why becoming a specialist in an area is so important. Look through his various collections and you’ll quickly realize that such a body of work could never have been created by someone who “dabbled” and remained a generalist.
Tony, again, goes outside of the box to find our artist and chooses Heston Blumenthal. Yup, the famous chef. Rick (if you didn’t know) is a classically trained chef and he’s all over this one. We all love Blumenthal’s work and it shows. Fuck, now I’m hungry.
Just a couple of things:
Remember, October 2 is PI-Con and it’s coming up soon.
Buy some PI swag (like the “Wine Stein”) from our CafePress store and help us keep the show going.
Wow, our first two-part series! Into the Looking Glass continues this week with a greater focus on the art and business of photography. In episode 14, we ended up being pretty technology-heavy which is never the intent of our podcasts. And, as time ran out on us (yet we continued to blather on and on), we didn’t have time to address the other areas of where we have seen the business and the art of photography come from and where we see it going.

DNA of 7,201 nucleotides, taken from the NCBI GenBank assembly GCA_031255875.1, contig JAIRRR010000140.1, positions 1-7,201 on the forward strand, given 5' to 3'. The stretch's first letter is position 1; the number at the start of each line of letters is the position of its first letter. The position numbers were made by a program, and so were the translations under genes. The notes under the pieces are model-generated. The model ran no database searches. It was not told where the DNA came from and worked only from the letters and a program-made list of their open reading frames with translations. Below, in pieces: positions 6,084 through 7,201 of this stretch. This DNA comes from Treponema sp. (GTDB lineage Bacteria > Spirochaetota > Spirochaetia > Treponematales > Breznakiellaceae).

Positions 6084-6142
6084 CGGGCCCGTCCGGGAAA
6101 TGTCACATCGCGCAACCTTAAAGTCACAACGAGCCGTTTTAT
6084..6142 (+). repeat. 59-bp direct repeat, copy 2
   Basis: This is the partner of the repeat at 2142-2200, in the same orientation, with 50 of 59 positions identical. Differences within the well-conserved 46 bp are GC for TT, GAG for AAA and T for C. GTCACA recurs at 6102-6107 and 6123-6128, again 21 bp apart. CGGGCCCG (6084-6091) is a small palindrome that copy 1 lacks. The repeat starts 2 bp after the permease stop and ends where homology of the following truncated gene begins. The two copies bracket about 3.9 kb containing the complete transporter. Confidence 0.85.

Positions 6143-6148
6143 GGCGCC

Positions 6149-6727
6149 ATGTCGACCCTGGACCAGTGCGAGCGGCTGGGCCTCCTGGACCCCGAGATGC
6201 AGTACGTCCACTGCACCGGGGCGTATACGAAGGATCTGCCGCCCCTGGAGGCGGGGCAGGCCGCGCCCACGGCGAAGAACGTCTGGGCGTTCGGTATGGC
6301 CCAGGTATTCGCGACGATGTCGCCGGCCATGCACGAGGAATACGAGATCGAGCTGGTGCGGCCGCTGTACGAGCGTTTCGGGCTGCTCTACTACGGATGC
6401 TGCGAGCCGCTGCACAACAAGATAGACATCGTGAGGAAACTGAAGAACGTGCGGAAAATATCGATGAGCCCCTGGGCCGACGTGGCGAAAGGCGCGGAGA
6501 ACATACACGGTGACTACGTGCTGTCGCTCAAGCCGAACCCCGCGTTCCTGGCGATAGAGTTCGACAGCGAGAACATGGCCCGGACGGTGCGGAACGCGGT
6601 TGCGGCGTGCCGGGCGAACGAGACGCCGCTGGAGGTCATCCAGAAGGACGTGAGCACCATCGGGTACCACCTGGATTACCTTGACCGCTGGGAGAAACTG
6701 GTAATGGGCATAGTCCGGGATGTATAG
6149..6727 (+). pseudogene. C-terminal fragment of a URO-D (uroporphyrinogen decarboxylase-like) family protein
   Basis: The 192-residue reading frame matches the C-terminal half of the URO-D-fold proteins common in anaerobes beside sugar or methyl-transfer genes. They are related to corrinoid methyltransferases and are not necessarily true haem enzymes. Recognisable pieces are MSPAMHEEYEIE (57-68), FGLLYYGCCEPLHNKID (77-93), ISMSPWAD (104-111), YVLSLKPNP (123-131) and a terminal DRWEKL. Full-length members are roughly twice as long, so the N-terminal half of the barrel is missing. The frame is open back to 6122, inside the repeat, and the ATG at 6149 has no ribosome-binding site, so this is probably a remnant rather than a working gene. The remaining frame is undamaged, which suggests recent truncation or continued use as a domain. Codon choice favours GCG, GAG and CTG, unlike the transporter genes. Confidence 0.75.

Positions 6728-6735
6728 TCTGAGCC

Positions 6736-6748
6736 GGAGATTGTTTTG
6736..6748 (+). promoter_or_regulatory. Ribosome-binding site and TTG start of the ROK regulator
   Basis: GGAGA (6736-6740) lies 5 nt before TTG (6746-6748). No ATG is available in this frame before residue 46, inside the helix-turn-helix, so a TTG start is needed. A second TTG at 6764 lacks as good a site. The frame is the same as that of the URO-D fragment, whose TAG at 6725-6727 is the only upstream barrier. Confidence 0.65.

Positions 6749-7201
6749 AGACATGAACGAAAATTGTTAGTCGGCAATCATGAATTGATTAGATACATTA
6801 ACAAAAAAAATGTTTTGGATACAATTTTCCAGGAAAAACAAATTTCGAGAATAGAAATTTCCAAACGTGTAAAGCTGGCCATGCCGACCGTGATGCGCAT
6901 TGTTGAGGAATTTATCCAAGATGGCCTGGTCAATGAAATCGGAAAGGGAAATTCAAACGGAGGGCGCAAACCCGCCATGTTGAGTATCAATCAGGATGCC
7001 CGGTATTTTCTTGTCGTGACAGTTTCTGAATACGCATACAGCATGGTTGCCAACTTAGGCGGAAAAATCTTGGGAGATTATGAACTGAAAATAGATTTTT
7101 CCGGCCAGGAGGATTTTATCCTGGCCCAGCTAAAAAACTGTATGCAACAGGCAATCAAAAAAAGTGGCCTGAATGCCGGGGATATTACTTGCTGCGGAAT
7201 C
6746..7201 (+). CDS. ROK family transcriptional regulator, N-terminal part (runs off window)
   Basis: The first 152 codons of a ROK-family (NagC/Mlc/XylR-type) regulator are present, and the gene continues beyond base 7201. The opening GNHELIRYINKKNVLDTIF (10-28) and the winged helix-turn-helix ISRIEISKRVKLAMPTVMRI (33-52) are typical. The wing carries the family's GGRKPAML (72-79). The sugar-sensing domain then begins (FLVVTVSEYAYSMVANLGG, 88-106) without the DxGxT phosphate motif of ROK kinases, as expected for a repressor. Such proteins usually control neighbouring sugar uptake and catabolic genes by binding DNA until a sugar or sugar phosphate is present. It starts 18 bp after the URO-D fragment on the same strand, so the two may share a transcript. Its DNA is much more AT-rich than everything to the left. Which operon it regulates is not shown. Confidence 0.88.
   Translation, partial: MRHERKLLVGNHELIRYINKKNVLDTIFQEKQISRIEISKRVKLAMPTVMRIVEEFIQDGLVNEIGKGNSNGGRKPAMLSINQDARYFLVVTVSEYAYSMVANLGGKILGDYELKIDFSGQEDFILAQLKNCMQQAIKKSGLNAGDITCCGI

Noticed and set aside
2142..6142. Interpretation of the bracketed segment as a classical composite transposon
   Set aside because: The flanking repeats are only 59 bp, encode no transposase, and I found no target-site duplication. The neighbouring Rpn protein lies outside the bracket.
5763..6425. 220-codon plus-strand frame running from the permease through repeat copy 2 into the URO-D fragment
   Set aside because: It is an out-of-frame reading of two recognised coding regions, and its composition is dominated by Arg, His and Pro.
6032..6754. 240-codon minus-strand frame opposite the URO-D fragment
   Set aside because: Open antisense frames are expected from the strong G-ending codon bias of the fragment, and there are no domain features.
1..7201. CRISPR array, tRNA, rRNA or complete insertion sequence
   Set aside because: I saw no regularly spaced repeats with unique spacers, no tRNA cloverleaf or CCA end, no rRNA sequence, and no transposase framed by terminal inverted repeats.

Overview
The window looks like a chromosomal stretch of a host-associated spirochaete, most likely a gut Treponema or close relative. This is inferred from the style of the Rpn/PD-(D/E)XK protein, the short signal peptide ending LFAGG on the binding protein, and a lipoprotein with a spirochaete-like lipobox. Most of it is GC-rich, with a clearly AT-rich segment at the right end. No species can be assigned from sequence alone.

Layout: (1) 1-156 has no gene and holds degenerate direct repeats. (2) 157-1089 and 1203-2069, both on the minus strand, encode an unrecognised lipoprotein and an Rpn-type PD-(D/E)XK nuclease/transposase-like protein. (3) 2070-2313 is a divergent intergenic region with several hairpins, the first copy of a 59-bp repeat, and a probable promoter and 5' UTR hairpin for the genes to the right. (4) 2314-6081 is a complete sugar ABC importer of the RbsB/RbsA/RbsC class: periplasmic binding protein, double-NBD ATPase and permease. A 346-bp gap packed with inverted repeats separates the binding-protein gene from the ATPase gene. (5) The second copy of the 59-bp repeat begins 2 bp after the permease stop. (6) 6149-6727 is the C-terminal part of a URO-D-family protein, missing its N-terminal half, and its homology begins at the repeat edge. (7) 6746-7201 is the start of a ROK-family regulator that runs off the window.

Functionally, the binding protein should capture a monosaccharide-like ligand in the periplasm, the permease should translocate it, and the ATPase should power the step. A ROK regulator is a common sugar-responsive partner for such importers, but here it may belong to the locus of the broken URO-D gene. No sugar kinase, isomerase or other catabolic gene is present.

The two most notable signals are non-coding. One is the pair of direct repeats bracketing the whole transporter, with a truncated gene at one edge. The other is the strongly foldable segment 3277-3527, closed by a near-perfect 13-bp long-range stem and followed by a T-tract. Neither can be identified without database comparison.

Today, we try to right that wrong.
Business & Art as Seen Through the Looking Glass
So many topics and rants in today’s episode. From Rob bitching (again) about the cavalier approach that people have toward intellectual property (and the unintentional theft) to the value we place on the art we hang on our walls. From the bad signal-to-noise today to a great quote (well, “great” according to Rob):
Many of the pix out there on the internet are such a no-frills, in-your-face slam dunk of plastic sexiness that the creator with his camera seems not to be an inquisitive, interested gentleman, but more like a drunk at a bar sidling up to a hot chick and blurting out, ‘Wanna boff? (Joe McNally)